So, we all know that every time you show dinosaurs and cave-people together
in the same era a palaeontologist cries
. Probably not literally, of course. You'd have to be fairly unstable to be brought to tears just because some TV show took some artistic liberties. After all, it's just a show
However, if a scientist or other expert saw this kind of defiance of the laws of the universe taking place right in front of them
, it's likely that they would be a bit shaken up
All those years of careful study and research suddenly proven wrong... NOOOOOOOOOO!
This trope occurs when the expert in question is a character in the work who becomes upset that their reality is blatantly defying the laws of nature, physics, etc. This may manifest as actual crying, Unstoppable Rage
, or even a nervous breakdown
Often Played for Laughs
as a form of Lampshade Hanging
- the author is demonstrating that, yes, they know perfectly well that it doesn't make sense, and are giving the viewer a gentle reminder not to take it too seriously
If the professor is already aware of the existence of other magic, aliens, etc, then his disbelief is Arbitrary Skepticism
. Often happens to the Agent Scully
Contrast Admiring the Abomination
, when the Professor is pleased rather than alarmed at a sudden scary turn of events because it's proved him right
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- Reed Richards in Fantastic Four does this all of the time.
- Which is itself an incredible source of Fridge Logic, given he can stretch and bend like he's made out of goddamn stretchy-goo.
- He can deal with comicbook superscience — magic continues to confound him.
- This angers Homer of all people in The Simpsons comic edition where Professor Fink uses his latest device to grant Homer increased intelligence. He rails on the impossibility of dinosaurs co-existing and fighting humans while watching a B-Movie, much to Bart's surprise.
- Ellie and Alan's miniature freakout the first time they see a dinosaur in Jurassic Park.
Live Action TV
- Physics grad student Chris Parsons in the Doctor Who serial "Shada" does a lot of this.
- This is actually a plot point quite often on Fringe. In a season 3 episode, Walter was confused and upset when the heaviest element was used by another scientist (who stumbled upon it and has no idea why it's doing this either) to make people float in the sky. Yes, it makes no sense. As it turns out, this lapse in the laws of physics is a sign that our universe is about to collide with another one and destroy them both.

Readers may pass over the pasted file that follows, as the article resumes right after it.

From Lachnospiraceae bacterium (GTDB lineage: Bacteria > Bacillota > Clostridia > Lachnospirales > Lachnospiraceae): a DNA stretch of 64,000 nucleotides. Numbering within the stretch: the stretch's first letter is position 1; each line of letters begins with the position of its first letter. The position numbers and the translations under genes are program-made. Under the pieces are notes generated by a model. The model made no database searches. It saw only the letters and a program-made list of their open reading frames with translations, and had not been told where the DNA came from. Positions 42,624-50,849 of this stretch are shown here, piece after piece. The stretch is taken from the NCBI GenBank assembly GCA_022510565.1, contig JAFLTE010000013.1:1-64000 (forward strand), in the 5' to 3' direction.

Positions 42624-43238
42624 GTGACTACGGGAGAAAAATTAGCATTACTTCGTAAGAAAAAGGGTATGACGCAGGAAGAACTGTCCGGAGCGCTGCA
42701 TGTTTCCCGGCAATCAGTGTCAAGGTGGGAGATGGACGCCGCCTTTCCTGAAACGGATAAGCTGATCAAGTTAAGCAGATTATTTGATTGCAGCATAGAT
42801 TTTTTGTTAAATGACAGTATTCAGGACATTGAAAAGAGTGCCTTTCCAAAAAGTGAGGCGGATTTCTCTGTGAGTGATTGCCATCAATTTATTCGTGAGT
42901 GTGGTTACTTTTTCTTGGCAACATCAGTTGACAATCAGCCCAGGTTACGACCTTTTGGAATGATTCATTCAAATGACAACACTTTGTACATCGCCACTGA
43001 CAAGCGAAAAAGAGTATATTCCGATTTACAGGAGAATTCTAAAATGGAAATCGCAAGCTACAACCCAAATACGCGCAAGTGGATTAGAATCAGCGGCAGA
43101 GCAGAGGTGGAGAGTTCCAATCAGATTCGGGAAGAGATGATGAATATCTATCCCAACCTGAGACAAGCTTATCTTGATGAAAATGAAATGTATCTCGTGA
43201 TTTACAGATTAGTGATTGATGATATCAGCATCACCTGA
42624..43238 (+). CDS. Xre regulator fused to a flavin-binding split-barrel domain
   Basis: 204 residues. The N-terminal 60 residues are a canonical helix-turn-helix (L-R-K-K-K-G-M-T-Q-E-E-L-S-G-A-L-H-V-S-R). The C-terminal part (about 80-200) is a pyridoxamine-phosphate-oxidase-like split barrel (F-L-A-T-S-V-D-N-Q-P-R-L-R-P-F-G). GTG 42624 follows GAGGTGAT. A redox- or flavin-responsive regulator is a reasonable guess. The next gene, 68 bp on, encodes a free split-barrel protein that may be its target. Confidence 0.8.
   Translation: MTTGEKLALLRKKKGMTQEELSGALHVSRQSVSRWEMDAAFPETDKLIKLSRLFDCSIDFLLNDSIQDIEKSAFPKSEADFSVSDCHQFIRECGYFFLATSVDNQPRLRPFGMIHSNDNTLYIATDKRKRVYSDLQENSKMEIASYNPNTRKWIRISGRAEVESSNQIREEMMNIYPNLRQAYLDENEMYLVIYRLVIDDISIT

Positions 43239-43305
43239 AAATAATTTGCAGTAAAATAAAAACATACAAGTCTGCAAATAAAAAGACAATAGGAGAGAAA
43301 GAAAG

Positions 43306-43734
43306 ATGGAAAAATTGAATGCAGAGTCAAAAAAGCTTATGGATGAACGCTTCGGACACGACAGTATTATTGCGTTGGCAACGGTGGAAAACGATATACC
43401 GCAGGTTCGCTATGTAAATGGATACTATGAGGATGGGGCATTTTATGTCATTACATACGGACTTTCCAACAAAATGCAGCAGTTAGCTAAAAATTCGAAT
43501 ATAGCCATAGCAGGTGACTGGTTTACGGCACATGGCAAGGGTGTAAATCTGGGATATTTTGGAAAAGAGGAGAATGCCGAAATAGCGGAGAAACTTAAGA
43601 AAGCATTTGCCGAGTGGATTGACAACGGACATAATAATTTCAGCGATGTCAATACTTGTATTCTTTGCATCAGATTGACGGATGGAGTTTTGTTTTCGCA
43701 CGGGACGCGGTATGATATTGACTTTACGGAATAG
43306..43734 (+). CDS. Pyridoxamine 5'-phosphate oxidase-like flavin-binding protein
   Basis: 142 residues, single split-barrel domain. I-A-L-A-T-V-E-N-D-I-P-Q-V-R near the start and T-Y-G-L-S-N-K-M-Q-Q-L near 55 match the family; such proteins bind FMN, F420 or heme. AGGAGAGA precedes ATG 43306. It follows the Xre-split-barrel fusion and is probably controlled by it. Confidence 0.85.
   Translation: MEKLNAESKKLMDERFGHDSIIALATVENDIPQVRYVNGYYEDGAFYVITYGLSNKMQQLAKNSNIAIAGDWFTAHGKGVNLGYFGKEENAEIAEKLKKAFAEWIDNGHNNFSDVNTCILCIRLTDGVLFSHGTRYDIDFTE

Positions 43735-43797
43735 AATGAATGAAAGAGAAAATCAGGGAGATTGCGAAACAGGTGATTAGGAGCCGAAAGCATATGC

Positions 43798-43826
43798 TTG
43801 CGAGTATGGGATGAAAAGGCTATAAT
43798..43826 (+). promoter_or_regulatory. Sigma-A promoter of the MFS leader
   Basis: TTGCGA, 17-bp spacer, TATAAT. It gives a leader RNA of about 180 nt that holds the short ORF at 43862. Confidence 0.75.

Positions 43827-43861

- Null Mysteriis is an academic organization devoted to the scientific study of supernatural creatures and phenomena, believing that things like vampires, werewolves, and mages all have rational, scientific explanations. Problem is, they live in the World of Darkness. Depending on the GM, either they're correct, and science simply hasn't advanced to the point where study of the supernatural is possible, or they have it all wrong, and the supernatural completely defies all attempts at explanation. Understandably, this tends to drive more than a few Null M. scientists insane.
- This is what happens in Funny Business when a group of computer scientists learn of Jeanette's godlike powers. Tom is so shaken up by this that he goes on a lengthy rant about how useless his profession is if there exists a being who can ignore the laws of physics at will. It's not exactly "crying in the corner", but the effect is the same.
- In Welcome to Night Vale, poor, perfect Carlos seems to be a victim of this.
- An old Looney Tunes cartoon had a professor giving a lecture where he refuted the existence of UFO's and "Little green men". Just as he's laughing at the very idea, a flying saucer with a baby green Martian flies in and hovers before his face for a few moments, causing the laughter to turn into tears.
- One of the planet travel guides in Tyrian reads "Many a scientist comes here after retirement to watch all their fundamental mathematical theorems fall apart as they watch the landmasses floating in apparent defiance to their life's work."
- This actually has happened to a lesser extent with rival theories. One notable example was Fred Hoyle whose steady state theory was discredited once sufficient evidence was more accurately explained by the Big Bang theory. However in this case an element of the steady state theory is largely correct, that stellar fusion does in fact create the heavier elements. After it was proven Fred Hoyle still wasn't in favor of it because he saw a universe with a finite beginning as bad due to the fact that it meant that the universe would also have a finite ending.
- In general the problem with this concept is that in reality a theory can still be partially accurate even is elements of it are shown incorrect. The reason for this is the way in which scientific theories are developed. A scientific theory cannot be proven, it is merely accepted once it is failed to be disproved. What this means is that a well accepted former theory is never completely discredited as we see with Newtonian physics versus relativistic physics. While Newtonian physics are inaccurate at relativistic speeds (those approaching the speed of light), it is still accurate enough within normal speeds and masses that make up most interactions on Earth and is still used in most engineering on Earth.
- The best analogy for this relationship is that of a mathematical curve fit. If some element of a fit is shown to be wrong, even if it is drastically wrong in areas, some part of it must be accurate otherwise it would never have been accepted in the first place.
- Isaac Asimov wrote an essay on this issue once titled "The Relativity of Wrong", using the analogy of a flat earth vs a perfectly spherical earth vs an oblate spheroid which is that due to its spin the Earth is actually slightly thicker at the equator. While the earth is neither flat nor perfectly spherical, being spherical is closer than being flat.